V. Pandian, the assistant to the section superintendent at
the department office, parrots the same line about the collection of records
being in the pipeline. “What is important is the number of children saved. We
are presently doing the follow-up.”
Banumathy Selvi, a former employee with the department who now heads a women’s welfare organisation in Villipuram, Tamil Nadu, says it is unfair to point fingers at the bureaucracy. “The problem with the cradle baby scheme is that it was abandoned very soon after it began when the government changed, before being revived again. It only got importance after early 2000. As a result, the groundwork has been slow. Budget allocations are still slim but that may also be because the scheme is becoming successful. We cannot say that the scheme by itself has combated female infanticide. Instead, we can safely say that it has helped give many girls a chance of life.”
Infanticide numbers over the decade could provide an idea of
the impact of various government schemes that target girl children. The infant
mortality rate (IMR)—the number of infant deaths in a year per 1,000 live
births—is a strong indicator of female infanticide. In 2001, Dharmapuri had an
IMR of 44.6 for females and 24.1 for males, with 16,785 female live births and
749 female infant deaths. In 2008, the female and male IMR was 21.4 and 22.9
respectively, with a total of 29,763 female live births 636 female deaths.
In Salem, the female and male IMR was 47.4 and 39.2
respectively with a total of 28,593 female live births and 1,354 female infant
deaths in 2001. The 2008 IMRs are 15.9 for both sexes, and the total number of
female infant deaths was 455 with 28,635 female live births.
The latest census results show that the child sex ratio has
increased in Tamil Nadu from 942 in 2001 to 946 females per 1,000 males in
2011. In Salem district, the ratio increased from 851 to 917 in the same
period, with the figures being 826 and 911, respectively, in Dharmapuri
“You are saying that a baby is now in the US; that is a huge
personal achievement of the scheme,” says Banumathy. “There are many
shortcomings—lack of record, no follow-up, and so on—but that does not mean
that it hasn’t changed someone’s life.”
Despite repeated attempts, none of the other officials,
including the Secretary of the Department, agreed to be interviewed for this
The success stories of cradle babies are few and far in
between, thanks to the lack of public record, but like Marie and Amala, they do
exist. In 1992, Akshaya was part of the first batch of 14 cradle babies handed
over to the SOS Children’s Village in Tambaram, Chennai. In 2010, she became
the first cradle baby to join a professional course by starting classes at an
In 2000, six-month-old Kavya was handed over to an anganwadi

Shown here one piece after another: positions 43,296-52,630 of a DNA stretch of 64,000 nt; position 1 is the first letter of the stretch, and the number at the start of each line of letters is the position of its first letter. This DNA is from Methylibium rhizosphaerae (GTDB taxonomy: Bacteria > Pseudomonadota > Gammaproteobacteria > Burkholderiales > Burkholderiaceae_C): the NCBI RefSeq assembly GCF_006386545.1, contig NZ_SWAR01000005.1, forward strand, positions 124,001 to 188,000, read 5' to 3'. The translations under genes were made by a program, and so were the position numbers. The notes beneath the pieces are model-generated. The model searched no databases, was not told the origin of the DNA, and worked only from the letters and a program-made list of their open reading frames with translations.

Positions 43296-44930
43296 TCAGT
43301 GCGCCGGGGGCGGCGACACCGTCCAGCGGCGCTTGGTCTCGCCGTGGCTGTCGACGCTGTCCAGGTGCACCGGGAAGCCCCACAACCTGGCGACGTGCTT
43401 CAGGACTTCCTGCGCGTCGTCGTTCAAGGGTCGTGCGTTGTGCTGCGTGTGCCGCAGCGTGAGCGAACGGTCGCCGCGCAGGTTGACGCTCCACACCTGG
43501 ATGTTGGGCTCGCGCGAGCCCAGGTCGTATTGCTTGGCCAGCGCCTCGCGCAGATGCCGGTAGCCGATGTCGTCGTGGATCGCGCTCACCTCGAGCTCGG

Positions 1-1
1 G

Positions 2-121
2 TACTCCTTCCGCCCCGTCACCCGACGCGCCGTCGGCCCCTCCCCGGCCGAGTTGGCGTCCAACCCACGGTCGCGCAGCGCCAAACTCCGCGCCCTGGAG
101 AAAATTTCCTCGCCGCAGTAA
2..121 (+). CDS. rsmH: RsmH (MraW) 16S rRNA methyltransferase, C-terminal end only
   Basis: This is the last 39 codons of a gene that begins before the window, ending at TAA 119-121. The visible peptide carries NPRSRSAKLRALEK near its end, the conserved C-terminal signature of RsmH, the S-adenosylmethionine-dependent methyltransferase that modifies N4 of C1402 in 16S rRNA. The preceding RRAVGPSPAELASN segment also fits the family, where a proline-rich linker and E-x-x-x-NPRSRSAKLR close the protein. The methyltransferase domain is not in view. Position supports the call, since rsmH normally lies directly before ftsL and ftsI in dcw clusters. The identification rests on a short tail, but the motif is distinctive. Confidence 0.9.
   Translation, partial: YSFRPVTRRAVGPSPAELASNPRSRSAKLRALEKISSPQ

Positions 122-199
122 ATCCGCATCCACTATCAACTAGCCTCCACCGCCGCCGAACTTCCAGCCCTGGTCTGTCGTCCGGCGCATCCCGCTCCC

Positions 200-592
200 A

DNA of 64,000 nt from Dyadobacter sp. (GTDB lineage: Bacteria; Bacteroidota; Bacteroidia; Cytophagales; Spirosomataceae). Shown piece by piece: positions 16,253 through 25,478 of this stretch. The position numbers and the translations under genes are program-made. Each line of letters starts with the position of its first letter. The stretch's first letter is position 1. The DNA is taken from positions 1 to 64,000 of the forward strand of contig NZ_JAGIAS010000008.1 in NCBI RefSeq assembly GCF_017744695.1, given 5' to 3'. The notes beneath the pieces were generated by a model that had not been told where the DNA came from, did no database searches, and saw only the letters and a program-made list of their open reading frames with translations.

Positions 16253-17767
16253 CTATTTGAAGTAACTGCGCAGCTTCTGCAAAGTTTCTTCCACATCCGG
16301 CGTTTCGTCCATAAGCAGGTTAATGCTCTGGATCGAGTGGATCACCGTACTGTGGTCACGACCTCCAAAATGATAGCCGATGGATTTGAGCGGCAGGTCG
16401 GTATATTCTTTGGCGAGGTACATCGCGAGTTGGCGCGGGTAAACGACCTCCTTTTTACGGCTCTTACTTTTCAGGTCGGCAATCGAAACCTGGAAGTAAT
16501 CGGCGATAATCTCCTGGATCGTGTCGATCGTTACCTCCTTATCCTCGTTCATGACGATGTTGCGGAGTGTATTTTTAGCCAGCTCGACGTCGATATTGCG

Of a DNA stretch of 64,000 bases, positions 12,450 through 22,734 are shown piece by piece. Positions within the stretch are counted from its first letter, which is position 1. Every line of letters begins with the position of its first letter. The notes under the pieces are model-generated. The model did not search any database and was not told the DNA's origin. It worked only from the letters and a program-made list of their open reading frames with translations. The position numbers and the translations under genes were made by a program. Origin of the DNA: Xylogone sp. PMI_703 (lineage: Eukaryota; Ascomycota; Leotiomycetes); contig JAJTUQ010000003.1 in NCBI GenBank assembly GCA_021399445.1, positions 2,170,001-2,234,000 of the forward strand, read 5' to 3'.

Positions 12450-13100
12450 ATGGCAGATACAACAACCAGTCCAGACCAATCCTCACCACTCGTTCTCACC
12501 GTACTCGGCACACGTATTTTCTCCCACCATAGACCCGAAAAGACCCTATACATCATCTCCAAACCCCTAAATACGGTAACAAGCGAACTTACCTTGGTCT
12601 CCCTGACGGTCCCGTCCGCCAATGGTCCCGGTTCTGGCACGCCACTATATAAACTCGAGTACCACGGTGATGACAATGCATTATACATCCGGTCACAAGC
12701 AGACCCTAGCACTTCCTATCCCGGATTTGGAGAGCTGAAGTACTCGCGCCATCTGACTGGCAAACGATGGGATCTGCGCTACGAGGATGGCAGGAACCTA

centre in Madurai. Her father was a labourer who already had four other
children, ranging in age from three to 12 years. Kavya’s mother had died in
childbirth, so the first home she remembers is the orphanage in Madurai.
Like everyone else, Kavya was put up for adoption but the
process was slow, since there was a virtual glut of baby girls for adoption in
India at the time. She spent the first five years of her life at the orphanage.
Her memories are fairly simple: tired adults and fluid friendships with
children who were always coming or going.
“Government uncles would come and talk to us sometimes, and
we would get ice cream,” she remembers. “It was usually vanilla ice cream
though sometimes we would get strawberry.”
Kavya was eventually adopted by Anjan and Shyla Vashist, a
couple based in Delhi. In 2005, all Shyla Vashist’s memories revolve around
hospitals. Then 34, she and her husband had been trying desperately to have a
baby. “I must have met over ten gynaecologists, tried every single treatment
possible, got advice from thousands of well-meaning strangers on how to
precipitate the process,” she says now. “It was exhausting.”
Their decision to adopt came naturally after this, but after
they were matched with Kavya, seven months passed before they brought her home
to their flat in Noida. “There is first an attempt to find an adoptive family
in the same state,” Shyla explains. “We had to wait for that to be cleared.”
At 14, Kavya is in the ninth standard and is, according to
her mother, a confident and cheerful teenager who excels at English and
science. Kavya knows about her cradle baby background, and says she is quite
familiar with the details surrounding the scheme, thanks to the Internet.
“I am not in touch with anyone,” she tells me over the
telephone. “I might make a trip back sometime. I have to decide.”
Shyla says she knows that day is coming, but also that she
has been preparing for it for quite some time. “We are her life now, but that
is still her life too,” she says.
of the adoptive parents and the cradle babies have been changed.)